We live in a society that constantly promotes, “self.” “It’s all about me!” we say. Often we fail to understand that the Church has a collective purpose. The Greek word for “church” is ecclesia, which also means a governmental assembly. Are you ready to rule?
It’s good to be with you again as we continue to look together into the mirror of God’s Word and finding out what kind of people we are as God’s redeemed people. The title of my talks this week is, “Seven Pictures of God’s People.” In my two introductory talks this week I’ve explained that God’s Word is a mirror which shows us ourselves as God sees us. It’s important that each one of us individually looks regularly into this mirror to check on our own personal spiritual condition and relationship to God.
But this mirror of God’s Word not merely shows us what God intends each one of us individually to be. It also shows us what God intends all His believing people to be collectively. Without this overall view of God’s people as a single whole, we tend to get lost in our own individual needs and problems and blessings, and so to miss the larger overall plan and purposes of God. As the saying goes, “We fail to see the forest for the trees.” So, for this week and next week also, I’m going to be holding up to you the mirror of God’s Word in such a way that you will gain new understanding of how God sees His redeemed people in this world as a single, corporate whole. Hence, my title for these talks, “Seven Pictures of God’s People.”
Each one of these pictures is taken from Paul’s epistle to the Ephesians. The first picture is found in Ephesians 1:22, which says this:
“And God placed all things under His feet [that’s the feet of Jesus] and appointed him [Jesus] to be Head over everything for the church.” (NIV)
That’s the first picture, the Church. But we need to understand the root meaning of the word that’s translated “Church.” In Greek, the word is ecclesia, from which we get such English words as “ecclesiastic” and so on. Now that Greek word has a specific derivation and a specific application. There’s no mystery about it. The noun ecclesia (church) is derived from a verb which means “to call out.” So the root concept is a group of people formed by calling them out from a larger group of people. A group of people called out for a special purpose. And that, of course, applies to God’s people, the Church. We are called out of this world through faith in Jesus Christ for a special purpose of God. In the contemporary secular Greek of the New Testament times, this word ecclesia had a very specific recognized meaning. It meant a “governmental assembly.” And it’s used that way, for example, three times in the 19th chapter of Acts. In this 19th chapter, we read about a kind of uproar that broke out in the city of Ephesus because of Paul’s ministry there, and it says:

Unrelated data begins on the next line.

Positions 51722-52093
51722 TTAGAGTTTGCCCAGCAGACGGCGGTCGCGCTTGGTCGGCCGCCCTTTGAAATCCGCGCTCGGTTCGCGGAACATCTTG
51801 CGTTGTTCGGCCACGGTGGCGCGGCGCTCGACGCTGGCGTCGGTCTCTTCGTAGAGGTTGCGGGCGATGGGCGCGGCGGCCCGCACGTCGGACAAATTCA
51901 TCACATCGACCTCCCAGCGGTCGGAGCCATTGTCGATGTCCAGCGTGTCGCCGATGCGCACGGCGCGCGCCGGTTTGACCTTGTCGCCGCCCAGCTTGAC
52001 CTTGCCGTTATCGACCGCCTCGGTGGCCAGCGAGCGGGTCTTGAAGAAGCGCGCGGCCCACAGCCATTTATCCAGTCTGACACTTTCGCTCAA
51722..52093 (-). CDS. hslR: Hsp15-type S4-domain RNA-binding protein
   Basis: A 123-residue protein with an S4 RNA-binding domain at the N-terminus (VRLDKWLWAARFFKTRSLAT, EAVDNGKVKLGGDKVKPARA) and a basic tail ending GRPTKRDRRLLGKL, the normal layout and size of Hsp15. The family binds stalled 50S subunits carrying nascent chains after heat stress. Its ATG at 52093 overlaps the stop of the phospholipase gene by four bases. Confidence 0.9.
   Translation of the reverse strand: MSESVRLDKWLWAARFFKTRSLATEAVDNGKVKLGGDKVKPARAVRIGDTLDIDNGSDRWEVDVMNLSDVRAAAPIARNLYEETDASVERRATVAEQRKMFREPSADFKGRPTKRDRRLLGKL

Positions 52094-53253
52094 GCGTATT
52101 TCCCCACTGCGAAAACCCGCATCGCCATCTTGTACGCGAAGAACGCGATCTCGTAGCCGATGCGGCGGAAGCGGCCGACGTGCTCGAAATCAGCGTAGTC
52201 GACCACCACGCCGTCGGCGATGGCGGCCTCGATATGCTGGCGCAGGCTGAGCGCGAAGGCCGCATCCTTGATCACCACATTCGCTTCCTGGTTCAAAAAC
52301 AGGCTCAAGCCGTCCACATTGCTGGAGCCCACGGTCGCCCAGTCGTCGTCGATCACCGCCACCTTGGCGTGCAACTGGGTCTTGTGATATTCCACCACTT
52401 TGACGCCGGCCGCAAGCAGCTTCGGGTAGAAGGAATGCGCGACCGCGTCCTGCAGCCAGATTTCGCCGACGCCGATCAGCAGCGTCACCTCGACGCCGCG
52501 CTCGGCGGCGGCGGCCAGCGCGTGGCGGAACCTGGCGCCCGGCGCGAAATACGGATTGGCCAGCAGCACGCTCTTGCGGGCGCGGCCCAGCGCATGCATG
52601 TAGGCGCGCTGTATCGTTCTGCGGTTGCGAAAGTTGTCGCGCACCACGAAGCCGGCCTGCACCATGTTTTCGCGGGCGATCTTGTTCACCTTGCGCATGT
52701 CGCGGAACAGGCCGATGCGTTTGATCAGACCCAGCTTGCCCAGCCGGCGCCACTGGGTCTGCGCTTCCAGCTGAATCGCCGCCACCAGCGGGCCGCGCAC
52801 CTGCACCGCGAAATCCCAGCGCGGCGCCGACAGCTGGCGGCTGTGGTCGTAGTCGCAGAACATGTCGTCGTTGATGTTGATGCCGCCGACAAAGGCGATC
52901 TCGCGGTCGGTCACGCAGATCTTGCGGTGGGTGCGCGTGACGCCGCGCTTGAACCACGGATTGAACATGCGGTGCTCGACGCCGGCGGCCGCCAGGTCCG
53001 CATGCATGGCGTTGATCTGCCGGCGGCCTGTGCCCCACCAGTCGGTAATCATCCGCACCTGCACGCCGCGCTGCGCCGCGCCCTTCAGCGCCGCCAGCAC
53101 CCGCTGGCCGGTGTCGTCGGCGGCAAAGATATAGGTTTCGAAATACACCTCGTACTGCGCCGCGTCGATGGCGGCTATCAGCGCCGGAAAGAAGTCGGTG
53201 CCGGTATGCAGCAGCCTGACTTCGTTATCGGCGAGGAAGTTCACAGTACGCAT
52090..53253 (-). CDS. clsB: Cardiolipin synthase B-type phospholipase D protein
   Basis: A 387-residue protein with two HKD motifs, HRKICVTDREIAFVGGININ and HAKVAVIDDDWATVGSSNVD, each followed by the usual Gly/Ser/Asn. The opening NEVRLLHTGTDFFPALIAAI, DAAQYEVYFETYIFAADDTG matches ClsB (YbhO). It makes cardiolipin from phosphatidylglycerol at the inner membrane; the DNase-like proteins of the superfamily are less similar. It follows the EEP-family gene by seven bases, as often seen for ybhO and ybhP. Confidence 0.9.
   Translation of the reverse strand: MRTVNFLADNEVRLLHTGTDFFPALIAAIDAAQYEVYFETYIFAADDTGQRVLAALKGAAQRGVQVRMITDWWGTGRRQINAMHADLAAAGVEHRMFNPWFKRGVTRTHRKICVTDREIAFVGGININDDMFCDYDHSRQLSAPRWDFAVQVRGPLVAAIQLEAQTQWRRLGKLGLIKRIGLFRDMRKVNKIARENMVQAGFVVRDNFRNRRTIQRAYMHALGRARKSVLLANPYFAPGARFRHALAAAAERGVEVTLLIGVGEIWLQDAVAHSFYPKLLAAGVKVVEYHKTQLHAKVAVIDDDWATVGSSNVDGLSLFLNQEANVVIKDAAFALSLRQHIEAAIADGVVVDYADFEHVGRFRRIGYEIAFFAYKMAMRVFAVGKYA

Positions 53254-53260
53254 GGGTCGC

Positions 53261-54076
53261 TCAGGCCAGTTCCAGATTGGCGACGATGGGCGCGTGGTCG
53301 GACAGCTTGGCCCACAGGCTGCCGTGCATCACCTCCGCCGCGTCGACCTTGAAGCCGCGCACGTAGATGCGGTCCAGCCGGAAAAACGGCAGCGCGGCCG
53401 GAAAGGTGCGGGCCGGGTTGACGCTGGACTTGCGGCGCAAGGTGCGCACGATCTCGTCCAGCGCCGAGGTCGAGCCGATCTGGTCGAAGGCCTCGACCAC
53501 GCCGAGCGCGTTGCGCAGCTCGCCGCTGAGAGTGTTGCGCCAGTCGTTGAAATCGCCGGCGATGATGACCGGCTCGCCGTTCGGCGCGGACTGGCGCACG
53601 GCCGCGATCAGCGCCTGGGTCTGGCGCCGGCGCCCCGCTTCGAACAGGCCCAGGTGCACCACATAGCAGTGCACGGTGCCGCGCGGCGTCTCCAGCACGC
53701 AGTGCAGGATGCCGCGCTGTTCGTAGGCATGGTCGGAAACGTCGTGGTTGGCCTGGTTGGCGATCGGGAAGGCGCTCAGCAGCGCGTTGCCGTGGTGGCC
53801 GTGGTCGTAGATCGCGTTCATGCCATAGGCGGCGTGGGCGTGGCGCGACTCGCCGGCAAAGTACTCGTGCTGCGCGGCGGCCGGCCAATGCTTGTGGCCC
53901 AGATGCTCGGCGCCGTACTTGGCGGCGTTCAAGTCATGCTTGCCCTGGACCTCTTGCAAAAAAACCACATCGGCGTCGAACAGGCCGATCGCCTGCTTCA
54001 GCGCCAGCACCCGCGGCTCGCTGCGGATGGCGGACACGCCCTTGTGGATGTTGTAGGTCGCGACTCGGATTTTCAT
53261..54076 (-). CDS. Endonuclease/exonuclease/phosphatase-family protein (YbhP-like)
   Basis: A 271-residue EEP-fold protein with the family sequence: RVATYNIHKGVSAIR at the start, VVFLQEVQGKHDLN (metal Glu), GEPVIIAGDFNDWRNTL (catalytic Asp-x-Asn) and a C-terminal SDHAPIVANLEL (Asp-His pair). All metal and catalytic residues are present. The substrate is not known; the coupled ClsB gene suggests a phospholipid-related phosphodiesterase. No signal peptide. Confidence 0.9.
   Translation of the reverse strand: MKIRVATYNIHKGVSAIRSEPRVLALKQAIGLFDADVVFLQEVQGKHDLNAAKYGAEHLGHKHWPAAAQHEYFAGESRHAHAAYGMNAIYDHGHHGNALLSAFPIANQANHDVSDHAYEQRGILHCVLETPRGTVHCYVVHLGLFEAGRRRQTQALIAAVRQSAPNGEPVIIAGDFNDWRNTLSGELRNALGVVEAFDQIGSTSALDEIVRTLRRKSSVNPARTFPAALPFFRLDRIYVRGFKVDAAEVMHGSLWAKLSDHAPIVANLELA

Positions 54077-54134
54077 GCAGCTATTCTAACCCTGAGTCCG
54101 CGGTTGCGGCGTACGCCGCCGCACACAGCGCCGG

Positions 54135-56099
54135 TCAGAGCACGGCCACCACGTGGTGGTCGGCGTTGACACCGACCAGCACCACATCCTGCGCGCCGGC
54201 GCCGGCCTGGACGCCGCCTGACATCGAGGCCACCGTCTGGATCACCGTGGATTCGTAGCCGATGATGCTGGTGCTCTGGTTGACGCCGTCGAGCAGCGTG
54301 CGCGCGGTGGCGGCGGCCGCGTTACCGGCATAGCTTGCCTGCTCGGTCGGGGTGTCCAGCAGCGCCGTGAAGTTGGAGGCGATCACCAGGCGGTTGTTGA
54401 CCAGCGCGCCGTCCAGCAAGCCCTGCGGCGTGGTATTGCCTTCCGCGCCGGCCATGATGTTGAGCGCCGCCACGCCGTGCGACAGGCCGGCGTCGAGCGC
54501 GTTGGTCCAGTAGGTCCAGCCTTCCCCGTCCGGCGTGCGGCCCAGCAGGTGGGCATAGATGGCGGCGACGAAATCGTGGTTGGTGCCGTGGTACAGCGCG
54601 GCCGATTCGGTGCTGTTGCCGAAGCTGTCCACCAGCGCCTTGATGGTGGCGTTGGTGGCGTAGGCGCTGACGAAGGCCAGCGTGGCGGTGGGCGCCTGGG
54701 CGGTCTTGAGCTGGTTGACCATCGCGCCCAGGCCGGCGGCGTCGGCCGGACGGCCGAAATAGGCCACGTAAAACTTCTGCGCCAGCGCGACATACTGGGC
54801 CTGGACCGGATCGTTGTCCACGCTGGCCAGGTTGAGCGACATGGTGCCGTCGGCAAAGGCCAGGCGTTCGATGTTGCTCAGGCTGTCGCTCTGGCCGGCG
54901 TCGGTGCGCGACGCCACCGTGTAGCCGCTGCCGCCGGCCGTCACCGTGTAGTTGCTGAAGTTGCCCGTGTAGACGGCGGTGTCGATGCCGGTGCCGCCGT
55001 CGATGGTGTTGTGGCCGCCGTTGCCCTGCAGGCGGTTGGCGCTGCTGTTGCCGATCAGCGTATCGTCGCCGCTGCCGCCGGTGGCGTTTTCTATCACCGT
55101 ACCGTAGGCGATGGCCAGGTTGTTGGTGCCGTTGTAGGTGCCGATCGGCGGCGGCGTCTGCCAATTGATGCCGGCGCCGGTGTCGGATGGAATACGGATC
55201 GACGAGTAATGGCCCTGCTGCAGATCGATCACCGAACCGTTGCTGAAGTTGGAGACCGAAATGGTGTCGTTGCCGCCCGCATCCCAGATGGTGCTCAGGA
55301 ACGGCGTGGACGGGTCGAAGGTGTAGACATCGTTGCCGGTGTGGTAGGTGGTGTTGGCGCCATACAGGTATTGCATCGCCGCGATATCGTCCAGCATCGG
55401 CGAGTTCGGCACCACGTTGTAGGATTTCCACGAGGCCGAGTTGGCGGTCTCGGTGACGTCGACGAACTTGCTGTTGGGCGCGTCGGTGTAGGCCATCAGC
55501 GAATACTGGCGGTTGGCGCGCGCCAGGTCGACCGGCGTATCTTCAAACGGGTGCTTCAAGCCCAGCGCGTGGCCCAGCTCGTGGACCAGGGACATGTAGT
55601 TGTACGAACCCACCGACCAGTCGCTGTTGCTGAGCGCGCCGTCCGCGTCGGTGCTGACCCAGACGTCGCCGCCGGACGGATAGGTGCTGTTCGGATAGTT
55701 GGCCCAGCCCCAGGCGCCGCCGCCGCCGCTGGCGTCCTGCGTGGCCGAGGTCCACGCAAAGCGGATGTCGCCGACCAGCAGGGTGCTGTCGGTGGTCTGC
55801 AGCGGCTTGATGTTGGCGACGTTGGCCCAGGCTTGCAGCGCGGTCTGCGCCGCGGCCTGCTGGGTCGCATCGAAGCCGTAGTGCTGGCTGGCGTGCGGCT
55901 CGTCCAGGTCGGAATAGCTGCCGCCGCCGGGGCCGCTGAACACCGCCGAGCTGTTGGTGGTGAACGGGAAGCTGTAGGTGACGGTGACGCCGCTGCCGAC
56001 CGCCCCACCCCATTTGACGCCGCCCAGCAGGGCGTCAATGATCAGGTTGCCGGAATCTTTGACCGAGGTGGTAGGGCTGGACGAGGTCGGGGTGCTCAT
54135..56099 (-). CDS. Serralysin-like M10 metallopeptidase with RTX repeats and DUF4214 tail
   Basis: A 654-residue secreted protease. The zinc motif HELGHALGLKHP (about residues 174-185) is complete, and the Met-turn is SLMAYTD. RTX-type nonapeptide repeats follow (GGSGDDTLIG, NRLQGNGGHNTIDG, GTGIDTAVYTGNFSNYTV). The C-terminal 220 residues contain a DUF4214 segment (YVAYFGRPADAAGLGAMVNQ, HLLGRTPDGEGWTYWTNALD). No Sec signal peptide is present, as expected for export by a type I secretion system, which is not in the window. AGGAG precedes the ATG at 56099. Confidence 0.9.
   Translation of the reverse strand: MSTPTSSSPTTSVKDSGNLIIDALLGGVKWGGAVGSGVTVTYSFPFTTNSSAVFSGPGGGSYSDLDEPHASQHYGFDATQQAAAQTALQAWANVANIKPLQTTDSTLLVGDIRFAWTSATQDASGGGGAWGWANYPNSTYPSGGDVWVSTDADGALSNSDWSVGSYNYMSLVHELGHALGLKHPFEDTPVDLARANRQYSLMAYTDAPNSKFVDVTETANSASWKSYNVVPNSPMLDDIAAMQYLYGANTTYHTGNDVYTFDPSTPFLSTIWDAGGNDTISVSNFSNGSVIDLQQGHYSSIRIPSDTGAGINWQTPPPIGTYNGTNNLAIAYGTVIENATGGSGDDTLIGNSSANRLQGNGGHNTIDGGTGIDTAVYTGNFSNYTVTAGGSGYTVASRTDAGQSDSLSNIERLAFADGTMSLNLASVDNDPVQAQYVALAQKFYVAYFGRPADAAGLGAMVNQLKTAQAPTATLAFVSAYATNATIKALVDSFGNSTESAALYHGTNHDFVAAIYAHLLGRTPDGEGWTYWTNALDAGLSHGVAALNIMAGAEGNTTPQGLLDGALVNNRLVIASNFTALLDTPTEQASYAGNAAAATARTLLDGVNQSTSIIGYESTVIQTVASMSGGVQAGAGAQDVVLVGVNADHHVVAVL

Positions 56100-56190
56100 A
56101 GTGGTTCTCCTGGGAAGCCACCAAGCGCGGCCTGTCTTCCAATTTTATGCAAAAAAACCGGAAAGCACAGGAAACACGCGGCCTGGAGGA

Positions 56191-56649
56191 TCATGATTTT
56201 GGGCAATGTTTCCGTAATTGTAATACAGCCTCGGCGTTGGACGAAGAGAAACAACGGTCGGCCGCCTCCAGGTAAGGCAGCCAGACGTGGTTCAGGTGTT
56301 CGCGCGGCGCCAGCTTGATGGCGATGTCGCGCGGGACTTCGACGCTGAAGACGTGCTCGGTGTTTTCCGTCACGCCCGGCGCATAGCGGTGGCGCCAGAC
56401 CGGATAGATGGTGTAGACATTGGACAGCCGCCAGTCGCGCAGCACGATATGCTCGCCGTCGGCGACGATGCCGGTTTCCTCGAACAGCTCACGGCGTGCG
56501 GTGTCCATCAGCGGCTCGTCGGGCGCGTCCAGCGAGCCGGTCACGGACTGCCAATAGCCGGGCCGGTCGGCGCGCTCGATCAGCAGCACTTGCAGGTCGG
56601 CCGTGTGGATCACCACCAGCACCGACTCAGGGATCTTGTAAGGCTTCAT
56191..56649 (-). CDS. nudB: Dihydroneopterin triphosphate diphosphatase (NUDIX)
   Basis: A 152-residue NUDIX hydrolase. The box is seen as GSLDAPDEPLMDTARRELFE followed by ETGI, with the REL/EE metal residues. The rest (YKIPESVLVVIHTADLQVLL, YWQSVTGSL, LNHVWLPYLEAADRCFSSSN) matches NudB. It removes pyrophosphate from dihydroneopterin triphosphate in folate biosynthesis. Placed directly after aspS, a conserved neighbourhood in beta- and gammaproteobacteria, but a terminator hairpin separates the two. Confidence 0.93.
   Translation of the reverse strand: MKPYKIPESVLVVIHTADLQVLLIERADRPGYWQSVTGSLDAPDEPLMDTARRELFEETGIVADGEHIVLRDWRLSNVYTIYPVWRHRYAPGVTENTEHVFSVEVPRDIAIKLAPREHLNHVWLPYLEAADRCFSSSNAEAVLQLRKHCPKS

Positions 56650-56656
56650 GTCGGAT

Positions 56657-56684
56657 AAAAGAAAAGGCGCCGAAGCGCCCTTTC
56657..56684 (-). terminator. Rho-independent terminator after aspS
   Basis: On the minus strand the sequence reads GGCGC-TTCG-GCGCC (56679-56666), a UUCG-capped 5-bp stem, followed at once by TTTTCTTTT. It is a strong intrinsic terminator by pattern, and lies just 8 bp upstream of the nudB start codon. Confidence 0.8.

“All the crowd gathered together in the theater [the public theater of the city].”
And they were holding a kind of unorganized, unauthorized meeting, and the town clerk of the city came along and rebuked them and told them they had no right to hold a meeting there in that way. And then he went on to say this, in Acts 19:39:
“If there is anything further you want to bring up, it must be settled in a legal assembly.” (NIV)
That word is ecclesia, a “legal assembly.” And then again at the end of the chapter, Acts 19:41, it goes on:
“After he had said this, he dismissed the assembly.” (NIV)
So the real plain root meaning of that word that we habitually call “church” is very clear, it means a legal or governmental assembly. And so, throughout the rest of my talks, rather than use the word “church,” of which the meaning has been obliterated by misuse on many occasions, I’m going to stick to the word “assembly.” That’s the first picture of God’s people, it’s the assembly, the governmental assembly.
Now in Scripture there is a title, a particular name, that’s regularly used for the assembly of God’s people when they meet in divine order. And that name is “Zion.” And I want to read to you now something that the Scripture says in Hebrews 12:22–24, about Zion and our relationship as believers to Zion. This is what the writer says:
“But you have come to Mt. Zion, to the heavenly Jerusalem, the City of the living God. You have come to thousands upon thousands of angels in joyful assembly, to the Church of the Firstborn, whose names are written in heaven. You have come to God, the Judge of all men, to the spirits of righteous men made perfect, to Jesus the mediator of a new covenant, and to the sprinkled blood that speaks of better words than the blood of Abel.” (NIV)